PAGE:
I had the great privilege of having a dream come true yesterday. I finally made it to Wimbledon. We didn't have advanced tickets so I did some research and we decided to go late afternoon, stay through the evening, and take our chances with the queue.  It worked!  We got in (after having the Wimbledon queue experience), saw some terrific tennis, and got to enjoy the electrifying atmosphere.

Hundreds camp out each night in an effort to be first in the morning queue for day passes into the park.  We opted instead to try for tickets for later in the day and skip the camping part. 

We left Oxford a bit after 2pm and arrived at Wimbledon just before 4pm where we parked at parking lot #10 because parking is only £10 starting at 4pm. We queued to get a gate pass to the Park and were in the queue over 2 hours as it snaked along. The time passed quickly, though, because we met a young man in front of us from Germany and talked with him the whole time. It's always a delight to make a new friend and have an interesting conversation.

"We've all gone a bit Wimbledon"

We finally made it into the park just past 6pm -- we paid £18 to get into the park after 5pm. With a park pass, you can see games on courts 3-18 but it's really crowded and nearly impossible to get a seat to see anything. So we went to the resale booth above court 18 and bought £10 resale tickets to Center Court. We stopped along the way to quickly eat a picnic we brought which was a big mistake. By the time we made it into Center Court, the last match had just ended. We got to see the court but no play.


Results are still posted by hand

Henman Hill or more recently known as Murray Mount

I was surprised to see the skyline of London and to see that Wimbledon is so close to London.  It was also a lovely summer sunny afternoon and a perfect evening.

Court 18 

A quick picnic that cost us from seeing play on Center Court

Center Court as the crowds were leaving

We then turned in out tickets, explaining we didn't get to see any play, and were kindly given tickets to Court Two. We were lucky enough to see an entire match of women's singles: Ons Jabeur from Tunisia (ranked #104) against Sventlana Kuznetsova from Russia (ranked #51). Svetlana won and, although it wasn't a close match, it was still great tennis.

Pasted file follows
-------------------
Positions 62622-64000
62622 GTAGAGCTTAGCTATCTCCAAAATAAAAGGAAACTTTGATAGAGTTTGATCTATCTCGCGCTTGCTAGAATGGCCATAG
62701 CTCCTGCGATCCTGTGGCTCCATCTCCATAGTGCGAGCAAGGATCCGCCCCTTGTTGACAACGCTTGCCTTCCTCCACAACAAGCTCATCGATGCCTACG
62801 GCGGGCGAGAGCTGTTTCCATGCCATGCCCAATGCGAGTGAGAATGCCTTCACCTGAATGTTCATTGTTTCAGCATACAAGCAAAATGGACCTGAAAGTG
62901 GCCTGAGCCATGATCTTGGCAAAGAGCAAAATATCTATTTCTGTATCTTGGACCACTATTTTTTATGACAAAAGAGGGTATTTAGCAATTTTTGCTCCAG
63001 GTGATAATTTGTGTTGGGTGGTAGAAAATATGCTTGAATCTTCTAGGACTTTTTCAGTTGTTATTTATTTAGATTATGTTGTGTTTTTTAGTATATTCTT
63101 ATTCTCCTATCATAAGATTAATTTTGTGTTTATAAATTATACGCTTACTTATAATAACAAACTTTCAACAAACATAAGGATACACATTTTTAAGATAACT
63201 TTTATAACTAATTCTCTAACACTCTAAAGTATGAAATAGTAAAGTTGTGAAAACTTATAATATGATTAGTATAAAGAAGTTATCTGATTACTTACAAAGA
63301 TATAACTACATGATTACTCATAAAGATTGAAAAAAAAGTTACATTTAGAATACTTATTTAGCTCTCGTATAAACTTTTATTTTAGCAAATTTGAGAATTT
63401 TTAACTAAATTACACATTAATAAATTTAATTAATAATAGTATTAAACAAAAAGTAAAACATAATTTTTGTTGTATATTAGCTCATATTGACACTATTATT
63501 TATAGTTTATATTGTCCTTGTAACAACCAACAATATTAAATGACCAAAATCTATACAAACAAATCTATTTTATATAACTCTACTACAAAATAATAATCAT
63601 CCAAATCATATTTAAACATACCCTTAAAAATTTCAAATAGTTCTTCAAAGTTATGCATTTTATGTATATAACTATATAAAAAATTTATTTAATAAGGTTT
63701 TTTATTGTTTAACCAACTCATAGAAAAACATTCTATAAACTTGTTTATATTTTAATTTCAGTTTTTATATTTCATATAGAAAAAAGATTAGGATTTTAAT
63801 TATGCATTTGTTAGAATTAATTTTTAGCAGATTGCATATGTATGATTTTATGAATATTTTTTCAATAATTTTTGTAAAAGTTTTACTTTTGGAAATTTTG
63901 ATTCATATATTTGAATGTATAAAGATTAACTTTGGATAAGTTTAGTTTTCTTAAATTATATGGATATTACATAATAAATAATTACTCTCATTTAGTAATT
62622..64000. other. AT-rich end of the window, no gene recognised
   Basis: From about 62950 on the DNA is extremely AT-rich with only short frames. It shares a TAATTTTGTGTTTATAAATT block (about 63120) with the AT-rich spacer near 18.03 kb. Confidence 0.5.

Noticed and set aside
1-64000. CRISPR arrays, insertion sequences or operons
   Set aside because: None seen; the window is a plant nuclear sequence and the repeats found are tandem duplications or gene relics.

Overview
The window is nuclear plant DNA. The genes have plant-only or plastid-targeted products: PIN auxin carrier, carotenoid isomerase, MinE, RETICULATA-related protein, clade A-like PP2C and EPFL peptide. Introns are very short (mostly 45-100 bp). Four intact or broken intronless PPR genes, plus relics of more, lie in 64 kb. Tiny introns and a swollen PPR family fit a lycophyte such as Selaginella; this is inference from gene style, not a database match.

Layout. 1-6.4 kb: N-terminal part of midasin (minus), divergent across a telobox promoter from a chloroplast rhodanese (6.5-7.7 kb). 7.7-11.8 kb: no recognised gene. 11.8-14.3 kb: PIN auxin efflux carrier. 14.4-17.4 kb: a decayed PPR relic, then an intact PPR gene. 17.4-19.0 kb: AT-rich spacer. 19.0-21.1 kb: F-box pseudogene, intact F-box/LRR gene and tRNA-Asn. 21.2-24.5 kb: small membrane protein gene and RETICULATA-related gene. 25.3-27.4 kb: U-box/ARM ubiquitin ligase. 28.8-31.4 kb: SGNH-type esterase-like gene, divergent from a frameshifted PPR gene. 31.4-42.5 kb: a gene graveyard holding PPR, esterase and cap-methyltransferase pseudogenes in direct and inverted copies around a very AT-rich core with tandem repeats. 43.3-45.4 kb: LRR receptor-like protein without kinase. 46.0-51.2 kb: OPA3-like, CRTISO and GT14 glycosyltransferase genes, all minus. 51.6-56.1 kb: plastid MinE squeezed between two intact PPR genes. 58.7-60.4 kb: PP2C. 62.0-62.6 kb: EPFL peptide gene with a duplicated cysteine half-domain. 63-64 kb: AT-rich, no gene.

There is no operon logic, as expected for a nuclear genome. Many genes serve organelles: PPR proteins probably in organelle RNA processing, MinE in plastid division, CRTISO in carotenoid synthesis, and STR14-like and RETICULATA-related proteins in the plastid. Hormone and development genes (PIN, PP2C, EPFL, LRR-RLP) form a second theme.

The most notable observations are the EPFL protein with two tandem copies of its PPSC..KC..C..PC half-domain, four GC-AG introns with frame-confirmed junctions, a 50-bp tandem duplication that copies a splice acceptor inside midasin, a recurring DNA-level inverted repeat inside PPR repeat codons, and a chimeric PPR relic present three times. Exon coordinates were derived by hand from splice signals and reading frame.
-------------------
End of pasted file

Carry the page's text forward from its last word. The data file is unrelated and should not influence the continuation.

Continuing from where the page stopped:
Ons Jabeur 3, 2     Svetlana Kuznetsova 6, 6

It was an amazing day that I'll never forget. It was a great way to spend the 4th of July, or as my daughter said, Brexit of 1776.

Now that I know just about any one can get into Wimbledon with some luck, planning, and patience, I'm already looking forward to going back next year -- next time for a full day.  I think it is pretty remarkable that for such a world class athletic event, that ordinary folks, without advanced tickets or spending a fortune, and with a little patience, have the opportunity to attend one of the most beloved sporting events in the world. I'm grateful for that.  It's a magical place!

Here are some of the sites that helped me figure out what I needed to know to make our attempt to get into the Park and buy return tickets successfully. Also, here are a few things I learned about Wimbledon:

  • 39,000 spectators in the grounds at any one time.  The space really handles crowds well
  • Center Court holds 15,000; Court One has a capacity for 11,393
  • There are 40 courts in total -- 18 Championships grass courts (Centre + Nos 1-18, minus #13) plus 22 grass practice courts in Aorangi Park and at Southlands College nearby
  • Championships courts grass playing height is 8mm. Court grass composed of 100% rye grass.
  • The screen on Henman Hill (or most recently known as Murray Mound) is 40 square metres in size
  • 674 matches played over a two week period with 757 players (2017)
  • There is usually no play scheduled on middle Sunday to allow the courts to recover from intensive use of Week 1 and be thoroughly watered to ensure optimum performance in Week 2 
  • Around 6,000 staff are taken on each year for Championships, including 250 Ball boys & girls
  • 28,000kg of strawberries are consumed during the tournament with over 10,000 liters of fresh cream
  • Since 1954, money raised from returned tickets has been donated to charity
  • There are 360 official umpires working each day

This is dedicated to my dear mother-in-law who loved to watch Wimbledon.  We thought of you often, Jean, and knew you were with us in spirit.